Review: Detective Pikachu

It’s been over two years since Detective Pikachu was first revealed to the world, more specifically for its Japanese audience. At the time there were no plans for localization and the version Japan got was considered incomplete. After a long wait it’s finally here delivering to fans the deep-voiced Pikachu everyone was waiting for. There are mysterious crimes going on in the city and it seems this time Pikachu is the only one who can put all the pieces together with a bolt of brilliance.

Things begin with Pikachu having a dream of his past, remembering a car crash he was apparently involved with. Although he has no memory before waking up after the crash, he’s on the case to discover where is partner Harry disappeared to. Fortunately for him, he runs into the son of Harry by the name of Tim who is also on the search for his missing father. As it turns out, Tim is the only one capable of understanding Pikachu’s human speech despite not understanding what other Pokémon can say. The two then decide their best way forward is to work together in order to investigate both with Pokémon and humans to discover the truth behind what Harry was investigating and where exactly he disappeared to.

Detective Pikachu plays exactly like one might think for an investigative title. Tim and Pikachu roam through a given area looking for clues and talking to anyone, human or Pokémon alike, who might have insight into the current investigation. Anything found is recorded in the case list to check at any time, and after enough information has been gathered, Tim is able to connect the dots in the case notes with Pikachu’s assistance. During the times when freely investigating, Pikachu will call to Tim which initiates a short scene known as a Pika Prompt. Sometimes these are informative, giving Tim some ideas on where to look next, and other times simply include Pikachu doing something funny or having a cute moment with one of the other nearby Pokémon. Anyone unfamiliar with the long-running series can easily enjoy being a sleuth too, as most puzzles requiring familiarity with Pokémon have easy access to information on them within the area.

There are a grand total of nine cases in Detective Pikachu, making it a bit on the short side but with a lot of creativity put into it. Aside from talking to people there will occasionally be quick time events that require simply button presses at the right time to proceed. These aren’t terribly difficult, usually allowing a good amount of time before the button needs to be pressed, but do mix up the gameplay here and there. While most of the puzzles are straight forward, there are a few instances of clever environment puzzles that are fun to figure out and it would have been nice if these were more frequent. Despite it having an emphasis on easier gameplay, there are a few dark themes in Detective Pikachu that make for a great story anyone can truly enjoy.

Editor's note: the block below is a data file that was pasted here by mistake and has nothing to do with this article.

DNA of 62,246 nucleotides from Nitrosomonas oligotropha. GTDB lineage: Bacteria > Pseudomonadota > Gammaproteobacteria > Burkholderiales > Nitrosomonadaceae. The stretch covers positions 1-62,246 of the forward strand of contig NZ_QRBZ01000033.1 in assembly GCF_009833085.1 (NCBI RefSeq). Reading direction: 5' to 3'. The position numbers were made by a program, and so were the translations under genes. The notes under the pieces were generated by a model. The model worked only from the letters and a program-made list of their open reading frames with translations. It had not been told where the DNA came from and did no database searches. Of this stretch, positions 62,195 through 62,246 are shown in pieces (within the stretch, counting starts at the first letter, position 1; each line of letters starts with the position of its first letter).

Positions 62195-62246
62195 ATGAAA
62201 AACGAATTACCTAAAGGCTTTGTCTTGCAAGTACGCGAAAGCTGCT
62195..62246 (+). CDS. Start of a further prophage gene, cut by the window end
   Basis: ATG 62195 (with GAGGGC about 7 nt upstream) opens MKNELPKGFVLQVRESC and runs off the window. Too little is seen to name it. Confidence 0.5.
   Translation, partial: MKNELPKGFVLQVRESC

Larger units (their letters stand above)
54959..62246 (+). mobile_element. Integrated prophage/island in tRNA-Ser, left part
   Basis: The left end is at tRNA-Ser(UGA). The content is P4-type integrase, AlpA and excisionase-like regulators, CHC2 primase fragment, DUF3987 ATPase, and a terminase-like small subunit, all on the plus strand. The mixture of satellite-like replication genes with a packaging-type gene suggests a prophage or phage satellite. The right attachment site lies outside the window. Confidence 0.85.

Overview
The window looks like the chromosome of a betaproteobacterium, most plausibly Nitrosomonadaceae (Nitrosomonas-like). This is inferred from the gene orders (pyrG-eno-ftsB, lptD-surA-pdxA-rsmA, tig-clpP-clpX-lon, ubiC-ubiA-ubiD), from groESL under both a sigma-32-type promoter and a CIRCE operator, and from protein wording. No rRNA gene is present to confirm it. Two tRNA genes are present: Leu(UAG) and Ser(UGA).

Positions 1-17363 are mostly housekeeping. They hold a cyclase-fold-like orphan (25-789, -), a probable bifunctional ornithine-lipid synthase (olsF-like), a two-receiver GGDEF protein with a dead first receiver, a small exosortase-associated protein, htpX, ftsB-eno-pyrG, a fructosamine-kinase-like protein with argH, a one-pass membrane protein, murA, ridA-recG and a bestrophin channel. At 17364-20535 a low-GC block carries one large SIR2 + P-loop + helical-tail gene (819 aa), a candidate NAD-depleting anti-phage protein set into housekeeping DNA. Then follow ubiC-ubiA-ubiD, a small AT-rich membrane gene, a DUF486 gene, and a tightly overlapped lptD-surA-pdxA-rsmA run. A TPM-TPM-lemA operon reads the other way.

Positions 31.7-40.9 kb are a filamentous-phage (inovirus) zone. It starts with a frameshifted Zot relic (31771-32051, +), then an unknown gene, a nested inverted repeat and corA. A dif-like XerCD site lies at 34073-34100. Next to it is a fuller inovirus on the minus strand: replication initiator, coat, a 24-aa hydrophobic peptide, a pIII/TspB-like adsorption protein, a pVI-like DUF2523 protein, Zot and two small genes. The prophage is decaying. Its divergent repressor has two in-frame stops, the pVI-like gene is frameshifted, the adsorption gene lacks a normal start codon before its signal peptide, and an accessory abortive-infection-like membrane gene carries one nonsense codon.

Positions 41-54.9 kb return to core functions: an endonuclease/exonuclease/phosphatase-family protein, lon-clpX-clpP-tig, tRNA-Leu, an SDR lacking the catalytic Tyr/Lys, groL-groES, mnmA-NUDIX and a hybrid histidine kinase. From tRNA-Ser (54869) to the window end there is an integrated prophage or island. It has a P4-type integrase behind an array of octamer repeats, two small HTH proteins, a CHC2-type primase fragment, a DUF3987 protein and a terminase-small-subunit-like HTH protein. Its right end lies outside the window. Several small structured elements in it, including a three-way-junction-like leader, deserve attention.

Seeing a truly modern setting without an emphasis on Pokémon battles is a first for the series and a brand new take on what fans know. Instead of a world with an emphasis on training and battling, most humans have one or two Pokémon partners that simply travel with them and enjoy day to day activities. While talking to a human might not get the results needed, Pikachu is able to speak their partners in order to get the information necessary to progress through each case with Tim. Pikachu is also an incredibly likable character, and while at first might seem a bit odd, is actually quite lovable like one might think for the mascot of the franchise. Tim is a little bit more on the bland side as a character, and is easily out shined by most of the cast, but as a character meant to more likely represent the player does a great job assisting Pikachu.

There’s a lot of titles for 3DS that take advantage of what the system can do and Detective Pikachu does a wonderful job of pushing it to its limit with a wonderful cartoon style. Not only do the Pokémon look great, but all the humans are delightfully animated with no two key character looking alike. While exploring, each human and Pokémon even has their own set of movements or talking they’ll do to one another, simply adding to the lively world. Athough there is no 3D functionality, given how fabulous the visuals are already, it’s unlikely it would have enhanced it much more. The music, while enjoyable, might not be quite as memorable as a main line Pokémon title, but still manages to hit tones at the right time that makes it a thrilling ride.

The only big issue with Detective Pikachu is how easy it is. Getting an answer wrong or missing a quick time event yields no consequences. When incorrect, Pikachu will tell Tim that it isn’t right and let him choose again until he has picked correctly. There is also no way to miss evidence before continuing, as Pikachu will not allow Tim to go to the next area until he has gathered everything he needs. While this may be nice for younger players, it would have been nice if there was an alternative difficulty option that relied on close attention to all the details rather than Pikachu’s constant guidance to answer questions.

Closing Comments:

While it’s an odd idea for a spin-off, Detective Pikachu manages to create something never seen in the series that works better than anyone might have expected. The only thing it’s missing is a way to make things more challenging, as even younger players would likely feel as though their hand was being held a bit too much. As there are still left some questions unanswered, it seems likely that even more could come from this idea down the road. Detective Pikachu is simply a delightful time and shows that there is a lot that can be done with the Pokémon world outside of training to be the very best.